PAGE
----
We are a commune of inquiring, skeptical, politically centrist, capitalist, anglophile, traditionalist New England Yankee humans, humanoids, and animals with many interests beyond and above politics. Each of us has had a high-school education (or GED), but all had ADD so didn't pay attention very well, especially the dogs. Each one of us does "try my best to be just like I am," and none of us enjoys working for others, including for Maggie, from whom we receive neither a nickel nor a dime. Freedom from nags, cranks, government, do-gooders, control-freaks and idiots is all that we ask for.
Thanks to the Department of Justice Inspector General's report, we now know for certain what has been, for those paying attention, fairly obvious. The Steele dossier played a central role in the genesis of the Russia hoax and was used to justify extensive spying on former naval officer and Annapolis graduate Carter Page.
The top two leaders of the FBI were closely involved in this fiasco. Other powerful people knew what was happening and lied to cover it up. That all was confirmed by the IG report. The report was a disaster for the credibility of top leaders in Barack Obama's FBI, and it's also a big problem for the American news media...
There's nothing like getting cold, then warming up a bit under blankets, to put me right to sleep. I'm a flower of the south, of course, so for me "cold" is about 69. For a few months in the winter, we can achieve that temperature by leaving the window open in our bedroom.
I LOVE a cold bedroom. I would set overnight at 59 if my husband would let me. We have it at 62. At my old house, I used to sleep with the window open 365 days a year...even when it was zero outside. Somehow my husband survived! LOL.
The worst is a hotel room. Hard to get it cold enough for me. Some of those terrible in-room heat/cooling things are lousy at temperature control.
Ditto, though when I was growing up in New England, my bedroom was cooler than 59 degrees. When I came home at midnight from the library, a heating pad warmed up my toes, enabling me to get to sleep quicker.
I stayed overnight one time at the house of a childhood friend still in the area. This was around Thanksgiving, so the weather had cooled. He was not of the cool house-good sleep crowd, so his house was heated to somewhere above 65 degrees at night. I had trouble getting to sleep in the heat. In the morning, his wife asked me how I slept. Deciding that one didn't complain about someone offering hospitality, I replied that I slept very well.
I think the recurring theme in Eastwood's work, even going back to his westerns, is the ordinary guy, pushed too far, who finally stands up and says "Enough!" and does the right thing, or at least tries to. It's even arguable that "Dirty" Harry Callahan fits this template as well.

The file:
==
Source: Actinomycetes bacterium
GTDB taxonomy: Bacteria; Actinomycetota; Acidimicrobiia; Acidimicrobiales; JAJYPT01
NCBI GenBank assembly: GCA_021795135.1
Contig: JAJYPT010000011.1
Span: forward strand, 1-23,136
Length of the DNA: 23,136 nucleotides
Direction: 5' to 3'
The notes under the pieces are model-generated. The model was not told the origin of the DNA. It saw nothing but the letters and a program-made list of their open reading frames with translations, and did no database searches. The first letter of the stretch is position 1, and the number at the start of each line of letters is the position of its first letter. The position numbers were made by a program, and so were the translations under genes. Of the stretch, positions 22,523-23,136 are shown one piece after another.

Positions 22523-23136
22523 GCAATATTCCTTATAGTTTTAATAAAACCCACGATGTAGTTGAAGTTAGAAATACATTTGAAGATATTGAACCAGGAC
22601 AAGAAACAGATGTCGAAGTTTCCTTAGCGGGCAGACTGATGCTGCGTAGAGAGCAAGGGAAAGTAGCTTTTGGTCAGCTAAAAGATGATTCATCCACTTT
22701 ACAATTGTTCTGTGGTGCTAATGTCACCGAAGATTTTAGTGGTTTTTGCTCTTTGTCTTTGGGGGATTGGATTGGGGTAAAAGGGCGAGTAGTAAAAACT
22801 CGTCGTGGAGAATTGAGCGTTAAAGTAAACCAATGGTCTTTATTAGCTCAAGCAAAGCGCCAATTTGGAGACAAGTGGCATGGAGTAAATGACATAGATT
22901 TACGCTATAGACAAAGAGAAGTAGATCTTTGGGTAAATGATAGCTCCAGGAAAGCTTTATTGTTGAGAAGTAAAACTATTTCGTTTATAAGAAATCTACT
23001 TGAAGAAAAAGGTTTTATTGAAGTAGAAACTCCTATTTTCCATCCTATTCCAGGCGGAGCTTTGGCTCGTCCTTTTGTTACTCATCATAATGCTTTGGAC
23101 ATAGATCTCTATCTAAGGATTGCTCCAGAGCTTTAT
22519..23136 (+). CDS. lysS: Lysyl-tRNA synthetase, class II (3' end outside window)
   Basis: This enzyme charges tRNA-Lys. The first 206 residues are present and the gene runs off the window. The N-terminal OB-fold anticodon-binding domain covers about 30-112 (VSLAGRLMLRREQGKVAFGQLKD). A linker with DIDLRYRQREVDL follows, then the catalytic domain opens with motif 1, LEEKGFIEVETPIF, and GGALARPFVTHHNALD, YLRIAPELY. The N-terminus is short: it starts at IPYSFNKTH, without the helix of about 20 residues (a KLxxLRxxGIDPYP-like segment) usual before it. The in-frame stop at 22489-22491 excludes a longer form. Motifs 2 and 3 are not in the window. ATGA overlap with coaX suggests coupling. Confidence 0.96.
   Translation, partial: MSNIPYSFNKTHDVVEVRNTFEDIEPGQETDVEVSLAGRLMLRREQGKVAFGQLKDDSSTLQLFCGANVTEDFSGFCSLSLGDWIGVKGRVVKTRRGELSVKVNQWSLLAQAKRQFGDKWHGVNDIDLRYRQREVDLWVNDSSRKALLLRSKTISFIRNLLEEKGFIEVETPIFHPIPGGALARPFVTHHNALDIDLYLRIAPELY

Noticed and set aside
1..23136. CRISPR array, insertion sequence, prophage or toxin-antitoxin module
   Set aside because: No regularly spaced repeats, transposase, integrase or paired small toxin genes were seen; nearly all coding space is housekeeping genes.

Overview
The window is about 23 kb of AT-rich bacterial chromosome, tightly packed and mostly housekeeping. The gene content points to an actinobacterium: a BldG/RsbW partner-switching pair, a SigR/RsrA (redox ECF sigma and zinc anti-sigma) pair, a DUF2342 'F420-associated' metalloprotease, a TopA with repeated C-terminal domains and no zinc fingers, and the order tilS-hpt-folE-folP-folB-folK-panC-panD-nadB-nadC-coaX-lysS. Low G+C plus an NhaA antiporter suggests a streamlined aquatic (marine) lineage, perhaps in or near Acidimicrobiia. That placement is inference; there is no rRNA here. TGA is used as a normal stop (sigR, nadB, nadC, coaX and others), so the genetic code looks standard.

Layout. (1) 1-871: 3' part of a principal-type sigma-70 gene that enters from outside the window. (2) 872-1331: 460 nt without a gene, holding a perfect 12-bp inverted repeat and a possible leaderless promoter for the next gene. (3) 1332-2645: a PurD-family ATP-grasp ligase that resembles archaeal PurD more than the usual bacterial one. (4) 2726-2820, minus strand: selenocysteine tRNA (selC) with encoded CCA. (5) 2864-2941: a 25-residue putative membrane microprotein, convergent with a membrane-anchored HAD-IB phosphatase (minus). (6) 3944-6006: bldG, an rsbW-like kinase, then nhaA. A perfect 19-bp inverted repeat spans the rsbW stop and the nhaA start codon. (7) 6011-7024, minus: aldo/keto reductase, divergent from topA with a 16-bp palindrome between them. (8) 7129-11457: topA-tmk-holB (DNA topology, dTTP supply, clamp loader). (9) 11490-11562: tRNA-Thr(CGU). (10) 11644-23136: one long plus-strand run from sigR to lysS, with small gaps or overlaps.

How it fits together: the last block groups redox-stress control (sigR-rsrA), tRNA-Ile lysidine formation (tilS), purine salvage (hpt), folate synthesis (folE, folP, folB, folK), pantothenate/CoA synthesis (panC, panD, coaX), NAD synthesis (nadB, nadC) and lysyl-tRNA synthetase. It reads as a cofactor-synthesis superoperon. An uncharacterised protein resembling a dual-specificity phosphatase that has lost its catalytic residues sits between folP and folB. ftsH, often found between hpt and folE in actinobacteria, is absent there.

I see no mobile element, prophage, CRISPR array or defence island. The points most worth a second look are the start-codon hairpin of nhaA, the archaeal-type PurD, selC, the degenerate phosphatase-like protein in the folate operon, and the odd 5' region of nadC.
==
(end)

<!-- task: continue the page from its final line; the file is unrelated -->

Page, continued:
Another Guy named Dan
Yes - Josey Wales, Hang 'em High, Gran Torino, the end of Unforgiven, it's kind of his theme that he pulls of better than any other actor or director.
Racism and homelessness: The primary causes of homelessness are simply addiction and mental illness. The activists and others on the left are not really interested in getting to the root causes of homelessness and actually fixing it, rather they want to use it like every crisis to further their agenda and line their pockets and the pockets of their supporters. California has a plan to build housing for the homeless and have dedicated $3billion to it. Some of that has already been spent but not a single housing unit has been built. But the real story is that the housing they want to build is going to cost $600,000 per unit! Where do you suppose all that money is going? Union workers perhaps, Left wing activists groups disguised as charities? IMHO Government should not be allowed to build anything. They are totally incompetent at it.
The big problem with mental illness, addiction, and homelessness is that each of them makes the other two worse. Any attempt to deal with one without the others is doomed to failure.
Another Guy named Dan
The reason that politicians love to throw money at almost any problem is that they place themselves and family downstream of the taxpayer money flow in order to suck up a piece of the action. Solving problems actually cuts off the flow of cash and they then have to dream up a new "cash" flow problem and sell it to their voters.
Greenfield's essay about Soros has a lot of truth in it, but I think he misses some complexity. I think Soros is also sincere in his belief that his ideas would be good for people, and so he should pressure them to live by those ideas. That, in fact, is what always makes such people so dangerous. Mere self-worship is also self-limiting. Having a cause quiets any cautionary voices.
Many secular Jews have the similar idea that it would so much better for the Jews if they were not quite so Jewish anymore. That sentiment underlies the lack of support for the Orthodox Jews who are victims of violence. They are the wrong sort of Jews, you see.
Christians hear the same thing all the time, sometimes from within their own ranks but more usually from those who grew up in the faith but drifted into - ahem - another religion. They have parts of Jesus they would like to keep, but mostly they want Christians to give them money and power to remake the world according to their own lights. They are not evil, amoral calculators, they are sincere believers of another religion - that's what worries me.
Assistant Village Idiot